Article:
There is one show that doesn’t fall into this category and that’s Catfish.  Catfish started life as a film.  It was made by a very nice bloke called Nev Schulman.  The film follows Nev and an online relationship he is having with a rather glamourous model called Megan.  However, there is a problem.  Megan is never able to Skype or video chat.  She also lives on the other side of the States from Nev.  Consequently, months go by and Nev has never met Megan face to face.  The film follows Nev as he tries to track down Megan and meet her.  He soon finds out that she is not the girl in the picture.  In fact, she is a married mum in her fifties with two severely disabled children.  Megan was created by her as a bit of an escape from the realities of her world.  Incredibly Nev reacts to this news quite calmly.  He is now friends with the real Megan and is in contact with her.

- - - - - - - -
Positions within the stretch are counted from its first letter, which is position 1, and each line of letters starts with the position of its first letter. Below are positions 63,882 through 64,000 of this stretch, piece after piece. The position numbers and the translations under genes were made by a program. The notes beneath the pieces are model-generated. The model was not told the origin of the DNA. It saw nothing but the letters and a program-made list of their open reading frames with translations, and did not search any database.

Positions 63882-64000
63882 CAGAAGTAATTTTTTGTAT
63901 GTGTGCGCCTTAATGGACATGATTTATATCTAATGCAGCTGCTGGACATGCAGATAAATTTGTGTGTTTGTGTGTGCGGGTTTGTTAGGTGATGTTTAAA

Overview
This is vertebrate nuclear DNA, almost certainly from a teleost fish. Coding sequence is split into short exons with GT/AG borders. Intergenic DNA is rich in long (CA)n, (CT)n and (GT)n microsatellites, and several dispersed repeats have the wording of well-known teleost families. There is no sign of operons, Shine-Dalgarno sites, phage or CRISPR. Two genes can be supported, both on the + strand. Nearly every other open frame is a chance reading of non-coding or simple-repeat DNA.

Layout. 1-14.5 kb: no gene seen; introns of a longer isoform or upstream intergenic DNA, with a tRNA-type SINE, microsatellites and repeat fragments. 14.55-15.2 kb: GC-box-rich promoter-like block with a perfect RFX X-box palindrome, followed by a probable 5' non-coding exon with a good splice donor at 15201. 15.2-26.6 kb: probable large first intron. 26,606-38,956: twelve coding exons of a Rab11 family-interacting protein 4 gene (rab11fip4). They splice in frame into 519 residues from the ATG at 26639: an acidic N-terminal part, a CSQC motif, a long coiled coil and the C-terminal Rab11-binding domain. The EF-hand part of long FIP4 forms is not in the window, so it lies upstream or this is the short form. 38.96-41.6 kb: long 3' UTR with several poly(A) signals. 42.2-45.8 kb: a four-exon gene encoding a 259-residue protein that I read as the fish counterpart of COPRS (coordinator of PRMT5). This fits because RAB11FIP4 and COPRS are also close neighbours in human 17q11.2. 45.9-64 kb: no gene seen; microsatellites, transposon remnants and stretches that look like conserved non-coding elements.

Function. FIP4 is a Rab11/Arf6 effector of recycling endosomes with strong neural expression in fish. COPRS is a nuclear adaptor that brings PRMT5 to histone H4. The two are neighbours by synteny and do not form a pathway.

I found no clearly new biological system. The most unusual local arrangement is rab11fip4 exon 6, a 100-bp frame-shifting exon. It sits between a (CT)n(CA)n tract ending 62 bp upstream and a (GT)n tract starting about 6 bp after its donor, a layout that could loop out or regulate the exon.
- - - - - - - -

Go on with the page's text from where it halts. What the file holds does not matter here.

That’s Nev’s story.  Now Nev and his abled assistant Max Joseph see it as their mission to expose other “catfish” by meeting people who have been in long term online relationships, but have never met their partner.  They set about investigating who the person is.  They set up a meeting between each party and watch the sparks fly.  It is never the person they think it is.  Sometimes it’s someone from the opposite sex.  Sometimes they know the person and they hold a grudge against them.  One time it was the wife of a married couple who felt sorry for the person they were Catfishing.  She even got her husband in on the act by calling and pretending to be the guy that the wife was pretending to be.  Confused?  They’ve had everything on Catfish.  The course of true love never runs smooth…